We navigated the toll both in an orchestrated chaos and I saw the girders. We were on the Bay Bridge, going the same direction as I had been going years before when Grant’s son had walked off the bridge. This was the place where I had witnessed a suicide, the same experience my mother had spent her lifetime trying to heal. Mom could never talk about the turmoil of shame and anger that came from her mother’s death. I wasn’t able to explain my sadness and melancholy to her. Some spans can’t be crossed.

As we drove, tears were dripping off my face, my chest tightened. I gasped for breath and put my hand over my heart. It hurt. God it hurt. I tried to breathe and it pulled my heart into more pain. I could hear motion in the back and turned to see the side of the nurse’s head. The radio squawked and crew cut spoke into it.

Time suddenly slowed and for no reason I could explain, I felt a lifting feeling. I looked out to the water, Yerba Buena Island bubbled in front of us. I felt as though I were in my mother’s body and her legs were made of wisps of cloud instead of flesh. I could feel her drifting into the air, as if she were flying out the back of the ambulance composed of nothing but wonder and awe, as if she had turned into smoke and the tendrils got bigger, too big for the body she was in. Too big for her body, too big for the ambulance, too big for the air around her. Suddenly we were moving too fast to contain her. She was like a dreamy wisp of something, nothing drifting into space, into air, into the water below us, into the people around us, the buildings, the bridge itself.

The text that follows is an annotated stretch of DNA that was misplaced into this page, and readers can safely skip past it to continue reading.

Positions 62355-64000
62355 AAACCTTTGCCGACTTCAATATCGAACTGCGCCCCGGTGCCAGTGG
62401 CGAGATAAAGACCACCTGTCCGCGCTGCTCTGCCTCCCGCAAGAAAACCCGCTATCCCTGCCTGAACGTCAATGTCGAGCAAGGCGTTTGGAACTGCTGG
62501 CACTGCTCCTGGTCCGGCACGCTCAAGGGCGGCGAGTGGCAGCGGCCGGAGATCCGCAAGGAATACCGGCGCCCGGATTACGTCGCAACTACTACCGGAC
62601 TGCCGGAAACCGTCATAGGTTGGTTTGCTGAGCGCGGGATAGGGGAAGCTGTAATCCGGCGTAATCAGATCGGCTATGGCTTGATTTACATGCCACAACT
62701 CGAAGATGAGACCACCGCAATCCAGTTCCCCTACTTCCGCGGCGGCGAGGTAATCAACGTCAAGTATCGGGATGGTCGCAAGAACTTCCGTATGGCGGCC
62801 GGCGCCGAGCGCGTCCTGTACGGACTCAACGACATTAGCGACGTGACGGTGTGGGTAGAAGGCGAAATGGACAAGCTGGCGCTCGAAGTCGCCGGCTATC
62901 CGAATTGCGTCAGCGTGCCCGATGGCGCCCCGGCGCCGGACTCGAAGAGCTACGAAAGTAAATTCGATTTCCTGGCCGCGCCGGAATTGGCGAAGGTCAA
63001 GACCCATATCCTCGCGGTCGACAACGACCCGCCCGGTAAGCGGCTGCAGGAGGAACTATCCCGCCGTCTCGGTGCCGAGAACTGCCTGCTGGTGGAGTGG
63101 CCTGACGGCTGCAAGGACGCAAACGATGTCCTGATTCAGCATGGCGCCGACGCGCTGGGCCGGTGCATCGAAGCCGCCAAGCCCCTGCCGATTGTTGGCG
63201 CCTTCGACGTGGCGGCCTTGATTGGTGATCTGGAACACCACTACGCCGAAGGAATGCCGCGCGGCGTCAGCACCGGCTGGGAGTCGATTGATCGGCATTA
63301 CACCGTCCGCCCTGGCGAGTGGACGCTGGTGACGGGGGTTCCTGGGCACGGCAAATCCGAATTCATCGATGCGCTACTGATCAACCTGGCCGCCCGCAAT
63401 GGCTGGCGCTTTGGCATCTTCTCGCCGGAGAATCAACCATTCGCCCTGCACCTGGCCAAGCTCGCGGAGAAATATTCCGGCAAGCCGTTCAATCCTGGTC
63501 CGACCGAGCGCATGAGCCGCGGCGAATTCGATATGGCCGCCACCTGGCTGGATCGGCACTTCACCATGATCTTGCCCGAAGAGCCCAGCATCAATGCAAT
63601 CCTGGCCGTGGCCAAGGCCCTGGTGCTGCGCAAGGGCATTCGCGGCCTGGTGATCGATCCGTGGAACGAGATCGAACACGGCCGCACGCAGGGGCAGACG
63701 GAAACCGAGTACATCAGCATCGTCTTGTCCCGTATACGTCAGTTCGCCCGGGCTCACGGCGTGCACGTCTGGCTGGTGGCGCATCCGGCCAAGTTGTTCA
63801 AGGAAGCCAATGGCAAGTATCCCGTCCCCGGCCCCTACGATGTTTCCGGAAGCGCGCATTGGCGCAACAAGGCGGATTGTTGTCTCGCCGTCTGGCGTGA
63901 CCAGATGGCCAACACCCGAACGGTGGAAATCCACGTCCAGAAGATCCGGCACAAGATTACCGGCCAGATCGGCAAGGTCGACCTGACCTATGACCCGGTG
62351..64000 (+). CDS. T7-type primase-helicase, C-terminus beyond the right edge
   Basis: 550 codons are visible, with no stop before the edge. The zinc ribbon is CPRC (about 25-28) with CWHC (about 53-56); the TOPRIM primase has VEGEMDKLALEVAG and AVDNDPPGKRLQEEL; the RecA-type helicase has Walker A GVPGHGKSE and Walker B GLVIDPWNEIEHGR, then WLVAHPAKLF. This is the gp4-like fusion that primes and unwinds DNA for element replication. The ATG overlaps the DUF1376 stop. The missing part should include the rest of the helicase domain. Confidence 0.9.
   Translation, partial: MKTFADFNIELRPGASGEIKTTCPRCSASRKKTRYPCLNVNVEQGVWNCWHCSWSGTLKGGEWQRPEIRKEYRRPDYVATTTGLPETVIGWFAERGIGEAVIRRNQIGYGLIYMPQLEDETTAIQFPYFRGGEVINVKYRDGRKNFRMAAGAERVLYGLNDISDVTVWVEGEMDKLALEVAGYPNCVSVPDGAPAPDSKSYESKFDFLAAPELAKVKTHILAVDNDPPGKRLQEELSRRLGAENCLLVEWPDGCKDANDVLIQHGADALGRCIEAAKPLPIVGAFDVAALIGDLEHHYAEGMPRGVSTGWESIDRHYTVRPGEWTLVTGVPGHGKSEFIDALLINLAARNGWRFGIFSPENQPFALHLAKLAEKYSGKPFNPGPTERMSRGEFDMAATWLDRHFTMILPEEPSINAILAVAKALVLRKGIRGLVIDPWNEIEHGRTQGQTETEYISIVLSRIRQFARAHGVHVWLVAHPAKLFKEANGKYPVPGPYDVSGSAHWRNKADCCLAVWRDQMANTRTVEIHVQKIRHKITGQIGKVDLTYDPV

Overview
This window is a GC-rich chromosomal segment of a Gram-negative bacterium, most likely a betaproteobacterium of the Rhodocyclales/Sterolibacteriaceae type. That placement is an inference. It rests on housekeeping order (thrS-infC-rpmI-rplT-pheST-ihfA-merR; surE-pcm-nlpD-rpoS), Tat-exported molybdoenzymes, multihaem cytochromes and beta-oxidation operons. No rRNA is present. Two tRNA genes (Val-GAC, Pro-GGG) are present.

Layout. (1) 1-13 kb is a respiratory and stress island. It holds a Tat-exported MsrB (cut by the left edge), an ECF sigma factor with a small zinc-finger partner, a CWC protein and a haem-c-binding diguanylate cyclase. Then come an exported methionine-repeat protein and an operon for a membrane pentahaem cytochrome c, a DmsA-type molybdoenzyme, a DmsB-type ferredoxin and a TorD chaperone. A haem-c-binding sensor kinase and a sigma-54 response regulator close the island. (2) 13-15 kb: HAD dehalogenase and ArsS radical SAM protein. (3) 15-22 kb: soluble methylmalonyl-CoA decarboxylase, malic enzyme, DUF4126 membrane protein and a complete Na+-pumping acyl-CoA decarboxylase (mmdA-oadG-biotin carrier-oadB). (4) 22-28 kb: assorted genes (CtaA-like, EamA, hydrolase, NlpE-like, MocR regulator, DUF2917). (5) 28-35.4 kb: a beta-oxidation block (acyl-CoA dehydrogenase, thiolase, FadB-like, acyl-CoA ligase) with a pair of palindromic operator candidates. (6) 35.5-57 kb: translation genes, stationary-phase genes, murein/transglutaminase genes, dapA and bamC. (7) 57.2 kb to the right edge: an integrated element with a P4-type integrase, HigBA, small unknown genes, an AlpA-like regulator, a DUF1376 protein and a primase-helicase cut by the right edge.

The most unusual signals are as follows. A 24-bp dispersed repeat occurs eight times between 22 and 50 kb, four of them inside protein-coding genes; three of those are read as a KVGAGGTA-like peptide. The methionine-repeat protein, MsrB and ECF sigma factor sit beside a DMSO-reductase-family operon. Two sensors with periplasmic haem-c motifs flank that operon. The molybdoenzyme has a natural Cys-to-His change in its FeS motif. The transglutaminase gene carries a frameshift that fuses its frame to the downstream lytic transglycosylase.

I was crying but I felt relief. She was amazed and I could feel beauty and love as though it were trying to touch everything at once. It overwhelmed her body and this place. She was letting go. I wasn’t ready. I just wasn’t ready. There was no way I was ready, but there was nothing I could do.

* * *

Beth M. Duckles is a writer and ethnographer currently based in Portland, Oregon. She holds both a Ph.D. in sociology and a first degree black belt in Aikido. Find her at http://beth.duckles.com or on twitter @bduckles.

Secret Life of a Search and Rescue Volunteer

When someone goes missing on a frozen mountaintop or in a wildfire, my team heads out to help when no one else can — even if all we can do is bring back their bodies.

Three kids are missing on the mountain. They missed their check in, and search and rescue (SAR) has been tasked with finding them. It’s what we do. We track down the lost and injured and bring them home. I’ve been a member of this unit, primarily based around Mount Hood, Oregon, but working wherever we are needed in the Pacific Northwest, for about three years. Given my profound lack of experience at the onset, I’ve only actually been useful for about a year, maybe two.